Blog post by CELA Counsel, Maria Lucas
Fourteen years ago, the Ontario government set up a comprehensive approach to dealing with lead in drinking water in the affected communities in the province. This included establishing a lead standard of 10 µg/L against which to test for potentially dangerous levels of lead in drinking water. In the “A Made-in-Ontario Environment Plan”, the Ontario government has committed to updating current policies and consulting on further actions to reduce levels of lead in drinking water. It remains to be seen what this consultation will look like. CELA anticipates that the Ontario government will propose to reduce the current lead standard of 10 µg/L to ensure consistency with the federal lead standard of 5 µg/L. However, more is needed because many communities have made very slow progress on ensuring that old lead service lines (LSLs) are removed.
Removal is important because LSLs can cause lead to leach into drinking water in homes, particularly when a community’s drinking water is not well controlled for “corrosion”. Exposure to lead can result in serious long-term impacts on health. At high levels of exposure, lead can damage the prefrontal cortex, contribute to anti-social behaviour and behavioural problems in children, cause prenatal growth abnormalities and is an established risk factor for hypertension, chronic kidney disease and tremors in adults.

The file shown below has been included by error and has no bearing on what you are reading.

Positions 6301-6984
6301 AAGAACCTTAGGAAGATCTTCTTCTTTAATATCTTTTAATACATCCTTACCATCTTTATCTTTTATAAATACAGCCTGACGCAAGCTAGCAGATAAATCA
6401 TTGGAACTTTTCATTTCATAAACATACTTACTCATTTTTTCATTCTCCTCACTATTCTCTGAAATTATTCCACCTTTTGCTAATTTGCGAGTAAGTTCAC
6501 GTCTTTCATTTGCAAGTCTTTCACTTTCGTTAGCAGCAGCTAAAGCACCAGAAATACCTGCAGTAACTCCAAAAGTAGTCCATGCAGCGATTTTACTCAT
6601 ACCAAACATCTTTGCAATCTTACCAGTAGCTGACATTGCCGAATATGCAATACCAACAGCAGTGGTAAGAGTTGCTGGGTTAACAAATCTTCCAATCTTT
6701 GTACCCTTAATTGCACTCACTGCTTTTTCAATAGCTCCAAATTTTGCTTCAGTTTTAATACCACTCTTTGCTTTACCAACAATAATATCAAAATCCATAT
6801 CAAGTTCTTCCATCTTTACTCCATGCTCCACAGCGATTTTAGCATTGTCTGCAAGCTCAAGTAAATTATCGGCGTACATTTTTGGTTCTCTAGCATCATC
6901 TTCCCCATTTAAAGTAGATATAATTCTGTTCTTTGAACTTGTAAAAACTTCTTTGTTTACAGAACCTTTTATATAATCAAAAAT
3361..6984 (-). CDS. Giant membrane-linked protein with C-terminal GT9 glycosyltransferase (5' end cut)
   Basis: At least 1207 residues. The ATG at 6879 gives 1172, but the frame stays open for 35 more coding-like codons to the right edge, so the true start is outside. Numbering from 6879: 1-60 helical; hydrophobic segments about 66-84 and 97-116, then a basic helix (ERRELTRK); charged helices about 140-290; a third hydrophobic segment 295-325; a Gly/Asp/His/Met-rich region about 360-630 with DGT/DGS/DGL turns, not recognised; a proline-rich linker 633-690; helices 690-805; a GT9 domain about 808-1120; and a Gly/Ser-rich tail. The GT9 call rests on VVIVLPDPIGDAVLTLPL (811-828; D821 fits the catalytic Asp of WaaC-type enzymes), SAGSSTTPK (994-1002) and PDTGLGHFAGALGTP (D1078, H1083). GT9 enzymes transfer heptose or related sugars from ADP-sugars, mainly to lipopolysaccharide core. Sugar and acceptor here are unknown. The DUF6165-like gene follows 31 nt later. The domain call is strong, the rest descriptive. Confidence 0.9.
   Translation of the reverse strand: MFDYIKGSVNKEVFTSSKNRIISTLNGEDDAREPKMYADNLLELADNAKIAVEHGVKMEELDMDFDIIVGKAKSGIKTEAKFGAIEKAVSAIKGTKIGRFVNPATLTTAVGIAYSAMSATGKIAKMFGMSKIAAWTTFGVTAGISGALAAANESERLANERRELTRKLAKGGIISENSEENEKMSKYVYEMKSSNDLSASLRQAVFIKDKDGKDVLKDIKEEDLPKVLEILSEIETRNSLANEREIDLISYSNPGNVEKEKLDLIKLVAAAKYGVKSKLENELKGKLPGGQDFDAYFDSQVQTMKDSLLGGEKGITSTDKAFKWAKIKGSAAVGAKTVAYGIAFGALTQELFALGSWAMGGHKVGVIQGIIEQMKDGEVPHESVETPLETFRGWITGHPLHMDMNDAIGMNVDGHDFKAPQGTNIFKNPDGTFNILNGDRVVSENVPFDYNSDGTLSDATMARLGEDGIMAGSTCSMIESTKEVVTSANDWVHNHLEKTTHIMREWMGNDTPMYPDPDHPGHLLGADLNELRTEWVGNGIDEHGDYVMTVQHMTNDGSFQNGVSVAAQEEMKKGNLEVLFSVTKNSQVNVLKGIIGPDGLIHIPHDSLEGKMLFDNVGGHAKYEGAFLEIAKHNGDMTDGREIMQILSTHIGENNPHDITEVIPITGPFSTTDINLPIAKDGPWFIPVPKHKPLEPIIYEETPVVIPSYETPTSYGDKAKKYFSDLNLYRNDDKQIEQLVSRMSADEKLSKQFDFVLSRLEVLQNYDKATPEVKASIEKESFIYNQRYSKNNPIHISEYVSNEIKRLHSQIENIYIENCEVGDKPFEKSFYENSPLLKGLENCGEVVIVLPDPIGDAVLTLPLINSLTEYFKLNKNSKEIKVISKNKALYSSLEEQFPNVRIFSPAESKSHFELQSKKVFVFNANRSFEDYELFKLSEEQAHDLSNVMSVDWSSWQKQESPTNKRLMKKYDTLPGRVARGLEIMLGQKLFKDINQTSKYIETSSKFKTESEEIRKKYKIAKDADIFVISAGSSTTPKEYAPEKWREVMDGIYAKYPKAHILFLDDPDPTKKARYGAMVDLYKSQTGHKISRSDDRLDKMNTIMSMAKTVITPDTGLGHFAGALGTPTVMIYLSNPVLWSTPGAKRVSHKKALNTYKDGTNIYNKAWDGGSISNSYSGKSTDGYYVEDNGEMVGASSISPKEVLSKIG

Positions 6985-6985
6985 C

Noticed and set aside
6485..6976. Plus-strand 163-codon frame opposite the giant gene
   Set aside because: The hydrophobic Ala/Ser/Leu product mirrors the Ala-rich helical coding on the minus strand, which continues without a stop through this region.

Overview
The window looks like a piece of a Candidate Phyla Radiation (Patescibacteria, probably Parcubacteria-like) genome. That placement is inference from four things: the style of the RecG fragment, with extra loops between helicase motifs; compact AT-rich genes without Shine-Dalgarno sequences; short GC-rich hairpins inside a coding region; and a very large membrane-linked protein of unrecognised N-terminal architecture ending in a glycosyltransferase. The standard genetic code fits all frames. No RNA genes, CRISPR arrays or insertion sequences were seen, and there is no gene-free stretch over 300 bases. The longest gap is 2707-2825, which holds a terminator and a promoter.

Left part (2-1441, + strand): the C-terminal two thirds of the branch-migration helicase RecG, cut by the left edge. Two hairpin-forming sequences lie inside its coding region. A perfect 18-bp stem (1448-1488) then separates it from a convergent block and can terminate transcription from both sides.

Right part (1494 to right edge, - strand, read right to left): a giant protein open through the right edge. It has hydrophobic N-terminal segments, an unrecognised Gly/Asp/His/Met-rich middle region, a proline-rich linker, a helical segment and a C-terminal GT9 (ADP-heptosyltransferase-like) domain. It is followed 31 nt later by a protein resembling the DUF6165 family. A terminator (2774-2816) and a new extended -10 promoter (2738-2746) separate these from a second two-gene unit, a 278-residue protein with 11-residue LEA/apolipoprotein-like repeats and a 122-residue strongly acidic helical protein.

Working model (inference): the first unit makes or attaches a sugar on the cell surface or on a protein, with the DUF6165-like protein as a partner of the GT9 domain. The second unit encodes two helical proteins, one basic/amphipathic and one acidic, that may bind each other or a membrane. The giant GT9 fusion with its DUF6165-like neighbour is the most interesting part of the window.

Removing LSLs from community water distribution systems is a very effective means of reducing lead levels in drinking water and thereby protecting public health. In an effort to do this, the US government has proposed to replace 100% of the nation’s LSLs. The American Jobs Plan commits to reducing lead exposure in 400,000 schools and child care centers and in 6 to 10 million homes. To fund the plan, President Biden said he’ll ask Congress to invest $45 billion in the Environmental Protection Agency’s (EPA’s) Drinking Water State Revolving Fund and in Water Infrastructure Improvements for the Nation Act grants. It will take an estimated 10 years to fulfill the plan.
To further address lead in drinking water in the United States, the EPA is conducting ongoing consultations regarding the Revised Lead and Copper Rule (LCR). The EPA published the LCR in 1991 to control lead and copper in drinking water. The EPA’s most recent proposal to revise the LCR takes a proactive and holistic approach that includes testing, treatment and informing the public about the levels and risks of lead in drinking water.
A recent study revealed that hundreds of thousands of Canadians are consuming tap water containing high levels of lead. In Ontario, the primary source of lead in drinking water are LSLs. CELA has recommended that Ontario’s Safe Drinking Water Act, 2002 and its regulations be amended to require that a minimum of 75% of LSLs in municipalities be replaced within 3-5 years. CELA will advocate for this target in any forthcoming consultation with the Ontario government. CELA looks forward to working with the Ontario government and specifically the Ministry of Environment, Conservation and Parks on updating water quality standards with regards to lead with a view to removing lead from drinking water entirely.
Ontario made a good start in addressing lead in drinking water all those years ago, but renewed attention is required to finish the job of ensuring that none of our kids are exposed to high lead levels in their drinking water.